I’m sure a lot of you have noticed the prevalence of fires caused by defects and malfunctions of lithium-ion batteries found in electric vehicles, particularly electric scooters and small motorbikes. The problem has gotten so bad, in fact, that the Indian government is stepping in with new rules pertaining to the testing and quality assurance of all batteries found in EVs—be it cars, scooters, and electric motorcycles.

The forthcoming safety regulations that all manufacturers will soon be required to obey are discussed in length in a recent article by the Indian motorcycle website BikeDekho. According to the report, in order to prevent fires in electric vehicles, the Ministry of Road, Transport, and Highways (MoRTH) has imposed strict testing and monitoring criteria for cells, battery packs, and the battery management system (BMS). The government has recommended that these new safety regulations apply to all EVs that are allowed on public roads. The new safety requirements will also be put into effect on October 1, 2022.

Heat propagation resulting from internal cell short circuits, which turns out to be a major cause of fires, are the subjects of all the additional testing and QA requirements. More precisely, the new regulations require manufacturers to include a safety fuse for the battery that serves as a circuit breaker whenever there is an excessive amount of heat generated, a high current flow, or any other abnormal operating circumstance that produces an excessive amount of heat. Four required sensors have also been included as a provision for monitoring and detecting these irregularities. Once tripped, the system should then notify the rider by flashing an alert on the instrument panel of the vehicle.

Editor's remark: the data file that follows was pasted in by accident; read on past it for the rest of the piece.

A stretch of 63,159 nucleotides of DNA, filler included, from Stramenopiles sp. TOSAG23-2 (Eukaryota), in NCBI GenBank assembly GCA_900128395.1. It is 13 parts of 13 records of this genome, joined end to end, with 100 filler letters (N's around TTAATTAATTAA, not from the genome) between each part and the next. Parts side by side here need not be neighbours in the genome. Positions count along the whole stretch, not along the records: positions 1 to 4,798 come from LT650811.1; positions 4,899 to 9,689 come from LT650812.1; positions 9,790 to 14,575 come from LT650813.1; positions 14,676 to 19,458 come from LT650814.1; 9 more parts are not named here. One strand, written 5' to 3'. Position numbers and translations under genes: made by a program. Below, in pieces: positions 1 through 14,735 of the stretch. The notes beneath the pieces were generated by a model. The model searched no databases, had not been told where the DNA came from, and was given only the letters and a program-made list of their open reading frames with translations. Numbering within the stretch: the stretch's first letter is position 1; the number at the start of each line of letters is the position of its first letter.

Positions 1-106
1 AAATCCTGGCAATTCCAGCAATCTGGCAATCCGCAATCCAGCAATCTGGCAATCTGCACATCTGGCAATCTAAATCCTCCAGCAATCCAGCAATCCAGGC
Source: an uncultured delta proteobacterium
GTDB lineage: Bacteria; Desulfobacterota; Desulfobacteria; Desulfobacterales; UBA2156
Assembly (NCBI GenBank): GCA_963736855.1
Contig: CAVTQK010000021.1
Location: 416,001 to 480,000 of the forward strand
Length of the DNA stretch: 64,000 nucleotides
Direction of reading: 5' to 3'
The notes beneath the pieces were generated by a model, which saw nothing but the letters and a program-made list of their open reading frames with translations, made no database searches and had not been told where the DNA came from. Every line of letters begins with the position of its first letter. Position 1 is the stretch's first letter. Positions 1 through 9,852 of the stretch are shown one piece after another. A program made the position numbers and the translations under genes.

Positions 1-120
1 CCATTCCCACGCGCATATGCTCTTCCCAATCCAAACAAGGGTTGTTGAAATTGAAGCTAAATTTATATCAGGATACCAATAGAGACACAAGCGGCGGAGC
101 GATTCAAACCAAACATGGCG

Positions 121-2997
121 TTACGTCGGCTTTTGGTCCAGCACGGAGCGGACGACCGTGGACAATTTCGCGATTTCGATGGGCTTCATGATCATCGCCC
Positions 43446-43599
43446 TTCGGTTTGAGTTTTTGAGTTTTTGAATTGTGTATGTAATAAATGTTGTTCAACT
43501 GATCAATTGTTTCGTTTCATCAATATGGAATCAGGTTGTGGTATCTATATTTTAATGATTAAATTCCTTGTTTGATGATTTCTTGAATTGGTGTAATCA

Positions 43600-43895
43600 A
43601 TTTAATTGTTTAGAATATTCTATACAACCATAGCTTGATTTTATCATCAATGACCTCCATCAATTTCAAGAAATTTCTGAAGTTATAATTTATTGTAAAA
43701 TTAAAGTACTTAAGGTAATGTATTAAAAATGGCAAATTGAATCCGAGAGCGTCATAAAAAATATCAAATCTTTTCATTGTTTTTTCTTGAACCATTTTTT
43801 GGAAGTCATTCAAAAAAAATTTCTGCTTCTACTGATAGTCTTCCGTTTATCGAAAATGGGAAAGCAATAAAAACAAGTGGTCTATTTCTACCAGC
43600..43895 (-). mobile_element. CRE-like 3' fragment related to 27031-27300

All electric two-wheelers, as well as electric cars and cargo vehicles, will be required to adhere to these new standards established by the Automotive Industry Standards (AIS). Additionally, they state that enough cell-to-cell separation is necessary for efficient heat transmission and cell isolation. The BMS system should incorporate technology to address over-voltage, over-charge, over-discharge, over-temperature, overcurrent, and short circuit protection in the case of electric two-wheelers in particular. Last but not least, in order to prevent overcharging, the chargers for the vehicles must also feature a voltage and time-based cut-off.

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